WASHINGTON (AP) — The economic stimulus law added between 1 million to 2.1 million workers to employment rolls by the end of last year, a new report released Tuesday by congressional economists said. The nonpartisan Congressional Budget Office study also said the $862 billion stimulus added between 1.5 to 3.5 percentage points to the growth of the economy in 2009. The controversial stimulus law combined tax breaks for individuals and businesses with lots of government spending. The report reflects agreement among economists that the measure boosted the economy. But the wide range of estimates means it won’t resolve the debate over how effective the stimulus has been. The White House says the stimulus bill has created 2 million jobs and will add another 1.5 million this year as economic recovery continues to take hold. CBO projects that the stimulus measure to have a greater impact this year, boosting gross domestic product by 1.4 to 4 percentage points and lowering the unemployment rate by 0.7 to 1.8 percentage points. The report said the most efficient parts of the stimulus include infrastructure projects such as road- and bridge-building and more generous unemployment benefits. On the other hand, the popular first-time homebuyer tax credit isn’t a very efficient use of stimulus dollars, the report said. The economy has shed 8.4 million jobs since the start of the recession in December of 2007, though job losses have slowed in the past couple of months. The stimulus measure has earned mixed grades from a public weary of a bad economy and increasingly concerned about out-of-control budget deficits. Democrats are seeking to renew several parts of the stimulus, however, including aid for state governments and extended unemployment insurance benefits for the long-term jobless. The White House acknowledges the long-term debt burden of the stimulus measure will… Read more »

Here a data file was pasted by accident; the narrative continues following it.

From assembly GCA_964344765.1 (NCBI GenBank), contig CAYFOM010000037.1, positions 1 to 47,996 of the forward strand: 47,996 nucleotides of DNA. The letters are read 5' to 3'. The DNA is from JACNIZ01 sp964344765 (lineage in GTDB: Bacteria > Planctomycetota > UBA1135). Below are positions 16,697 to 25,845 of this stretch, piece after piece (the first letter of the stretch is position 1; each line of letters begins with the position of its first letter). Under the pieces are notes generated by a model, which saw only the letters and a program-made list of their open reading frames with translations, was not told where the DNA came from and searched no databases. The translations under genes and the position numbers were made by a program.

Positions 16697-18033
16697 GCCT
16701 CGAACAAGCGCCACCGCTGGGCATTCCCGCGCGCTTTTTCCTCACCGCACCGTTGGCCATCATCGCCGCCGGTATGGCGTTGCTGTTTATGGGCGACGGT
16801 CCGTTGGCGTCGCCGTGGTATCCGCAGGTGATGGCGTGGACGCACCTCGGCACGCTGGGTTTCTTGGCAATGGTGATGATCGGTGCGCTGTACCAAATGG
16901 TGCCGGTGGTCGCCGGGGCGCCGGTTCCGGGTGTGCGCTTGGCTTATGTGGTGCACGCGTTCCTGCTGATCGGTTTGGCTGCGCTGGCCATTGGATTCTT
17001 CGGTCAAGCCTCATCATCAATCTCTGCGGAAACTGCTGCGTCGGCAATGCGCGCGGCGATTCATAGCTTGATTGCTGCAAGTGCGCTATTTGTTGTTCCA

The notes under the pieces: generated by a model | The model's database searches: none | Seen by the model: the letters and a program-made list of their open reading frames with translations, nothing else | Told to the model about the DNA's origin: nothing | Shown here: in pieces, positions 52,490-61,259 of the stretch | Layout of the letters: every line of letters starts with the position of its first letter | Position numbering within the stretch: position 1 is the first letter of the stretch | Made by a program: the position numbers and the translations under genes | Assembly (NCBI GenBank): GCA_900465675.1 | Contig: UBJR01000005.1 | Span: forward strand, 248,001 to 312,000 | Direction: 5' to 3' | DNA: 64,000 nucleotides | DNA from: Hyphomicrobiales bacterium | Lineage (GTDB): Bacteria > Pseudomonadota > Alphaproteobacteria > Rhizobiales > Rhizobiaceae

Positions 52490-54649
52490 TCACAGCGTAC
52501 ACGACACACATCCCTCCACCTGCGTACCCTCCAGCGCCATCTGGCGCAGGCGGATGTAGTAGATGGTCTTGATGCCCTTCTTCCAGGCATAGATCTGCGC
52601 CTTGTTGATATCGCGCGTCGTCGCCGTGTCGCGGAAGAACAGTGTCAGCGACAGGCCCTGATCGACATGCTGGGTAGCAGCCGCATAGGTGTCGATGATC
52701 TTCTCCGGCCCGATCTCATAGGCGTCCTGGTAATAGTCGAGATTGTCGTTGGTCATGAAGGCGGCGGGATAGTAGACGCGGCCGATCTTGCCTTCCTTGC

14 years ago

The first thing my first economics professor told us on the first day of class was that economists are good at explaining what has been, and have been extremely poor at predicting what will be. That has certainly remained true to this day. Policy recommendations can still be valuable of course, and people can draw their own conclusions, but it is more appropriate to consider them a special kind of historian. Economists cannot predict the future, well… that is unless they’re Peter Schiff or Ron Paul…
All of this just confirms what Austrian economists have been saying all along, that the economy is too large and too complex to regulate from the top down. There will always be unintended consequences to meddling from the federal government, such as the housing meltdown in 2008 that resulted from extreme and direct interventionism in that market. Only billions of individual actors can possibly achieve the kind of efficiency and accurate day to day barometric reading that is necessary to keep the economy healthy and accurate. What does the government know about whether you are in a position to buy a house or not? Only you can know such a thing.

Ragin' Rhode Islander
Ragin' Rhode Islander
14 years ago

I happened to catch Hannity on Fox last night — the entire show was devoted to a documentary called “Generation Zero.”
The glimpses provided from the documentary (to me) showed that it would be well worth finding a venue in which to see it in its entirety — it provides some intriguing explanations for how we got into this mess.
Of course, Obama’s (and Geroge W’s) Keynsian response to the “financial meltdown” won’t work any better than did FDR’s — in other words it will prolong the pain rather than “stimulate” a recovery — just as the Austrian economists have maintained.
WWII ended the Great Depression — don’t be surprised to see the politicians let us wander into another war in order to divert the masses attention. Iran anyone?